This Snag-Proof Pistol Never Caught On

John Morrison imagined an easier-to-draw sidearm

This Snag-Proof Pistol Never Caught On This Snag-Proof Pistol Never Caught On
In September 1918, inventor John Morrison of Spokane, Washington patented a simple adaptation for sidearms that ostensibly made them snag-proof. The modification also elongated a weapon’s... This Snag-Proof Pistol Never Caught On

In September 1918, inventor John Morrison of Spokane, Washington patented a simple adaptation for sidearms that ostensibly made them snag-proof. The modification also elongated a weapon’s sight radius.

Morrison’s patent claimed to “provide a pistol embodying a simple and inexpensive appartenance designed and adapted to provide a considerable distance between the front sight and the rear sight, to guard the hammer lug against possible accident, to render the pistol capable of being smoothly and easily drawn and to afford a comfortable and steady grip.”

The kit simply added a metal piece that attached to the top of the frame and grip. The extra piece shielded the hammer, in theory preventing a shooter from catching the hammer on, say, a pocket — and accidentally firing it. The piece also had the effect of extending the distance between the front and rear sight posts without actually lengthening the weapon, potentially making a modified pistol more accurate.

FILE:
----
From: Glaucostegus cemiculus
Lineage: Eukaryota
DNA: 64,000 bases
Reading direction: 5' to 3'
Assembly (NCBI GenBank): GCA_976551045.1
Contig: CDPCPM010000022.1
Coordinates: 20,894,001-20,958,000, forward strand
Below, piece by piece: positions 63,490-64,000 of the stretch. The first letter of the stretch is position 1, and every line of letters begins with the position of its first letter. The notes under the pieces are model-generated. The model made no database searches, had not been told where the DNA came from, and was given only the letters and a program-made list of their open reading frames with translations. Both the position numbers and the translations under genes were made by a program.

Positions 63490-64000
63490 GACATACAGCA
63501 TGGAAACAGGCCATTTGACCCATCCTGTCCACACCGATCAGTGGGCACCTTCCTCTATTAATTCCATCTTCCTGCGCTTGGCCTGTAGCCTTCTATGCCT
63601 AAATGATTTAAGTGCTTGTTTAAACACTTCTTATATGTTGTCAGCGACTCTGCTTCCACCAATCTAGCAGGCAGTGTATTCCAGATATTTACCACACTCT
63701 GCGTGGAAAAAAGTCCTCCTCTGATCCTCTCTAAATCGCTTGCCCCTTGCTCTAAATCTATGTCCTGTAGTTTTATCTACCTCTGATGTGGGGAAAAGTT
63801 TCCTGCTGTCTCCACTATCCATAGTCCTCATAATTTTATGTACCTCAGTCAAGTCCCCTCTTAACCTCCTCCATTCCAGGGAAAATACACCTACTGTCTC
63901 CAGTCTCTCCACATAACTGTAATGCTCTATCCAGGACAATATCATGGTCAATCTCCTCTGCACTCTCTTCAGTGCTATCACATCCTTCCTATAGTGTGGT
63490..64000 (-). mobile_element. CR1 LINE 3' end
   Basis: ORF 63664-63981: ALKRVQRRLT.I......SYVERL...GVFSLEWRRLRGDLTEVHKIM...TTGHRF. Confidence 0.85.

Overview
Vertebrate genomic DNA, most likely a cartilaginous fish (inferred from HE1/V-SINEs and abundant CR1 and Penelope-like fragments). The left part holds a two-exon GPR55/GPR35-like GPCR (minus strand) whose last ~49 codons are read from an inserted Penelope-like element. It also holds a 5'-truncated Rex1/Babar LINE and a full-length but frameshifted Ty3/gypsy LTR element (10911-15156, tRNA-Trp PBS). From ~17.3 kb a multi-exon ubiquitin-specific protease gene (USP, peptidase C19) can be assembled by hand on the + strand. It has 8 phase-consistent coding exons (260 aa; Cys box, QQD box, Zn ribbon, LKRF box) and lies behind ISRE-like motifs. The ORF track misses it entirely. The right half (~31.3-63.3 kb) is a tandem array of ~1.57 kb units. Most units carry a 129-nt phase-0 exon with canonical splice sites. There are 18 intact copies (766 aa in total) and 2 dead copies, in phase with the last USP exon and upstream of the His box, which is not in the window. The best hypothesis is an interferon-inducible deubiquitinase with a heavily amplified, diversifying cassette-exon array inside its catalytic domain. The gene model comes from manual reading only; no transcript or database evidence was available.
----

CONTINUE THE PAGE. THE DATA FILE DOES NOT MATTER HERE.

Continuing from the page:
The problem was that Morrison’s “appartenance” surely made a pistol much more cumbersome, likely greatly outweighing any benefits for all but a few niche uses. A Morrison-modified gun might have been useful for target-shooting, which was popular at the time.

Morrison’s patent explained that the modification was “applicable to any type of pistol,” not just revolvers. But it’s difficult to see how the metal frame would have fit on a semi-automatic pistol — or why anyone would’ve bothered.

I’ve been unable to find any examples of pistols with Morrison’s adaptation. It appears that Morrison also held a number of other patents, including a luggage rack for automobiles and several hat, lace and button-fastening designs. Hopefully the latter were more successful than the snag-proof gun frame was.

This story originally appeared at Historical Firearms.